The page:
Allowing victims of domestic violence and similar abuse to be eligible for unemployment insurance benefits is the goal of legislation being proposed for the 2021 General Assembly.
“There are countless victims who remain vulnerable after they try to leave because their abuser knows where and when they work,” said Rep. Nima Kulkarni, D-Louisville, a practicing attorney. “My legislation would empower these victims by adding protections that give them a better chance to permanently leave abusive situations.”
The bill applies to those who leave or are unable to work because of domestic violence and abuse, dating violence, sexual assault or stalking.
The victims would also be eligible if they feared traveling to and from work, if they wished to move to another area to avoid the abuser or if they believed they need to leave the workplace to protect their own safety or others.
Included are verification requirements, where victims would have to provide evidence from court or police records or sworn statements from themselves, domestic-violence shelter employees, the clergy or other professionals who helped the victim.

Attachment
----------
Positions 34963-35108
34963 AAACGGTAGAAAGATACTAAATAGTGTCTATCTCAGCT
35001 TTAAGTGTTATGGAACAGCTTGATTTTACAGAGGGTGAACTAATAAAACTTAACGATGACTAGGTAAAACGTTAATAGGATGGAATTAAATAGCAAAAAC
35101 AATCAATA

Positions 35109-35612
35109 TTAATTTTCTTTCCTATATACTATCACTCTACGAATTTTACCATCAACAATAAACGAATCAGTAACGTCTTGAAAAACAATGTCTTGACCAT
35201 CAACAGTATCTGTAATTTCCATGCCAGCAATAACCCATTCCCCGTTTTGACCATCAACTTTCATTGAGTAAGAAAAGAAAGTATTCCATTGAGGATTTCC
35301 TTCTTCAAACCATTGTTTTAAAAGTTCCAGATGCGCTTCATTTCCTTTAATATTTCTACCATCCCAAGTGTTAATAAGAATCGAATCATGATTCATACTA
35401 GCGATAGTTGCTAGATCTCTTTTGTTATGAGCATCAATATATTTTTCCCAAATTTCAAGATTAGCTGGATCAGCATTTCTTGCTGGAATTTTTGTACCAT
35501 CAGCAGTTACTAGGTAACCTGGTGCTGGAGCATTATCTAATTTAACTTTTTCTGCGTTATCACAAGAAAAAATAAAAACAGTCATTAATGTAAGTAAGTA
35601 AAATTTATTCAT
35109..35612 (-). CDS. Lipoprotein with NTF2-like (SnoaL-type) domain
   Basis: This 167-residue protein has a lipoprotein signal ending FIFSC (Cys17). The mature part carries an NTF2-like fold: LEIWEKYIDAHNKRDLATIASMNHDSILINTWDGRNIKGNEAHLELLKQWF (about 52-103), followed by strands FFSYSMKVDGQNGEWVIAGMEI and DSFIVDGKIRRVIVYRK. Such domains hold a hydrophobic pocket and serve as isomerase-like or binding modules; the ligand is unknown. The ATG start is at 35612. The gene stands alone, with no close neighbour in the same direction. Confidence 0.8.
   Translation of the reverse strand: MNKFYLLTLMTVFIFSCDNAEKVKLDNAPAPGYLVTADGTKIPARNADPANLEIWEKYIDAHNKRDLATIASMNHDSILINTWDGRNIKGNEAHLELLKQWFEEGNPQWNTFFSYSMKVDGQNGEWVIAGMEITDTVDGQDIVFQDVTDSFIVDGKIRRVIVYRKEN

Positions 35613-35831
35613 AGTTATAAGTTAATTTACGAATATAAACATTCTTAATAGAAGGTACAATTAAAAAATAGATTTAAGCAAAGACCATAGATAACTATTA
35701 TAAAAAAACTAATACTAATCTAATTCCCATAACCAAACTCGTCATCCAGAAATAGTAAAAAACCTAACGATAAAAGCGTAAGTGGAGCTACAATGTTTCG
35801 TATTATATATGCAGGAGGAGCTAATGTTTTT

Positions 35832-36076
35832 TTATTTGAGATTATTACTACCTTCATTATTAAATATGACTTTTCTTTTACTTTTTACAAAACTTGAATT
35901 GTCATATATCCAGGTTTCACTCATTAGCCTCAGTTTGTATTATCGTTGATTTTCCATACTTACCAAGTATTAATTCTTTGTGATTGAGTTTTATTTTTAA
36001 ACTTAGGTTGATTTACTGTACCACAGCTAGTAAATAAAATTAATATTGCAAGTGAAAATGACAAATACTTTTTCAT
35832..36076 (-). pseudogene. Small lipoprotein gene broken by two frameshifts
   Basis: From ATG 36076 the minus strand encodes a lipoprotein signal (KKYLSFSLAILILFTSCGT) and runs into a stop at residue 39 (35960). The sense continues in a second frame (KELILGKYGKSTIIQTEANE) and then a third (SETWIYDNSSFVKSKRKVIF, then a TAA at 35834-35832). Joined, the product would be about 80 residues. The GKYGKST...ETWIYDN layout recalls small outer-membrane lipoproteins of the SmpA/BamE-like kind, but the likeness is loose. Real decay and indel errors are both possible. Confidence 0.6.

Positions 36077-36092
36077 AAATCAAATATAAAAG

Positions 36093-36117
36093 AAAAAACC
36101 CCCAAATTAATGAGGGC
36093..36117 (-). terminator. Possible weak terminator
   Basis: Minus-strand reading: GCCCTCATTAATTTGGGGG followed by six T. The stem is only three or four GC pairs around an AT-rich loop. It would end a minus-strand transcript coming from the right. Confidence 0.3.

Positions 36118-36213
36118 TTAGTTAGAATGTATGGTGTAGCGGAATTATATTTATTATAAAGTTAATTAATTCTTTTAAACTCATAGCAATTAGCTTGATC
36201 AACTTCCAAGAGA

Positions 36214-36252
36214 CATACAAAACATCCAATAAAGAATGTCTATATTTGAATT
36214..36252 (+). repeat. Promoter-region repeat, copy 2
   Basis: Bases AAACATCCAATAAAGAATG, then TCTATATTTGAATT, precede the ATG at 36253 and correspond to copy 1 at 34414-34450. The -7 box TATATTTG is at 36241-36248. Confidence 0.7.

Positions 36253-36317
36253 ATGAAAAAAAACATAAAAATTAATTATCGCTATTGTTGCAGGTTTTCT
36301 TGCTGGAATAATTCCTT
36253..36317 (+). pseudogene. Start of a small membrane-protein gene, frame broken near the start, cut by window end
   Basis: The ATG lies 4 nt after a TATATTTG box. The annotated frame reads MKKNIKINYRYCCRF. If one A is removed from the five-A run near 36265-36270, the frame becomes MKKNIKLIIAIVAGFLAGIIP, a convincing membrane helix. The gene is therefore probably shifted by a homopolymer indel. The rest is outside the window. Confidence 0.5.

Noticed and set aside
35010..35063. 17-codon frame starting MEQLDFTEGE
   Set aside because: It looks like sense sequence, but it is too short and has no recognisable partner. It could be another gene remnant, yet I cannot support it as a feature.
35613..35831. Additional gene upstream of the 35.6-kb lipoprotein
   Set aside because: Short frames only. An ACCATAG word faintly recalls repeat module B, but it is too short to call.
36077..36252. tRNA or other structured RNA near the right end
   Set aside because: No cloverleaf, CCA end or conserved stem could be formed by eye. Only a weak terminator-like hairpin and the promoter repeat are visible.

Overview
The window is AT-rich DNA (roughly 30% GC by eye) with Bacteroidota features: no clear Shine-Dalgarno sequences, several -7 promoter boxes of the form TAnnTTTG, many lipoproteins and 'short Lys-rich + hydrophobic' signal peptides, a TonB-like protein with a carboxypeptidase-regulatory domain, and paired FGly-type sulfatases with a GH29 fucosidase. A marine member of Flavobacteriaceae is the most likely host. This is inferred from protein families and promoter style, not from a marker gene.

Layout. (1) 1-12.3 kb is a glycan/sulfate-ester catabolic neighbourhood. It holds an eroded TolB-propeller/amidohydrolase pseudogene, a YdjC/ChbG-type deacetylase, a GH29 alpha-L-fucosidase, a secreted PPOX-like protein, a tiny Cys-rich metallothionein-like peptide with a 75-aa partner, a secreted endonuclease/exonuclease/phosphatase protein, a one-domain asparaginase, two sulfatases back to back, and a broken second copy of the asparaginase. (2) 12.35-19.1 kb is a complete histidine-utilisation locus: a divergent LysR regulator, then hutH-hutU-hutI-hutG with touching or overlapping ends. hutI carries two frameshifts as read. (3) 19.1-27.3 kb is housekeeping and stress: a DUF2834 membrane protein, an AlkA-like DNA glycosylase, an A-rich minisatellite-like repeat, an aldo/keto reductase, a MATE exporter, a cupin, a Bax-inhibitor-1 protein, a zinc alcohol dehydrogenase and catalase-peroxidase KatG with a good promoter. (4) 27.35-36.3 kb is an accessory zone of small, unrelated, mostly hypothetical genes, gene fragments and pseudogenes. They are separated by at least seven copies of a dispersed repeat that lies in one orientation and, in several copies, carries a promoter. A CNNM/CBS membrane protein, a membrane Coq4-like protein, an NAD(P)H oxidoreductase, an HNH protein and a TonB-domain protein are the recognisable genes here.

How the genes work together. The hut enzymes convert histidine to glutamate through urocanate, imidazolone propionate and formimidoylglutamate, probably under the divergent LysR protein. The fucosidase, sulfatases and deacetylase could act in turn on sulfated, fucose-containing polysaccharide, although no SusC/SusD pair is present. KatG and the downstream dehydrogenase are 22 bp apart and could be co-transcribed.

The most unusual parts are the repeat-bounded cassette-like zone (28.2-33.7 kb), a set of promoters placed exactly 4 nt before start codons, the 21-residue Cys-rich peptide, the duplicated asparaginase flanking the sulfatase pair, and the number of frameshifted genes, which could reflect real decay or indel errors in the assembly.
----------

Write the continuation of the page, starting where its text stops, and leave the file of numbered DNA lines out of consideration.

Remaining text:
Mary Savage, legal counsel for the Kentucky Coalition Against Domestic Violence, called the issue “hugely important for survivors of domestic and dating violence. There are so many barriers thrown up against people experiencing intimate partner violence, and these may easily result in the survivor having no choice but to return to, or be drawn back into, that abusive relationship.”
Savage noted that abusers often try to sabotage their victim’s employment and that victims often need to miss work for counseling, court proceedings or doctor appointments. “This bill would create much-needed protections for workers and bring down some of those barriers, so they can move on with their lives and become independent of that abusive partner,” she said.
Kulkarni said there is a good reason she is proposing the bill now.
“October is Domestic Violence Awareness Month and because Kentucky has been at the forefront of helping those abused in these types of cases,” Kulkarni said. “Making this change would add to that record and would mean so much to so many who may feel they have nowhere else to turn.”
The 2021 General Assembly convenes Jan. 5.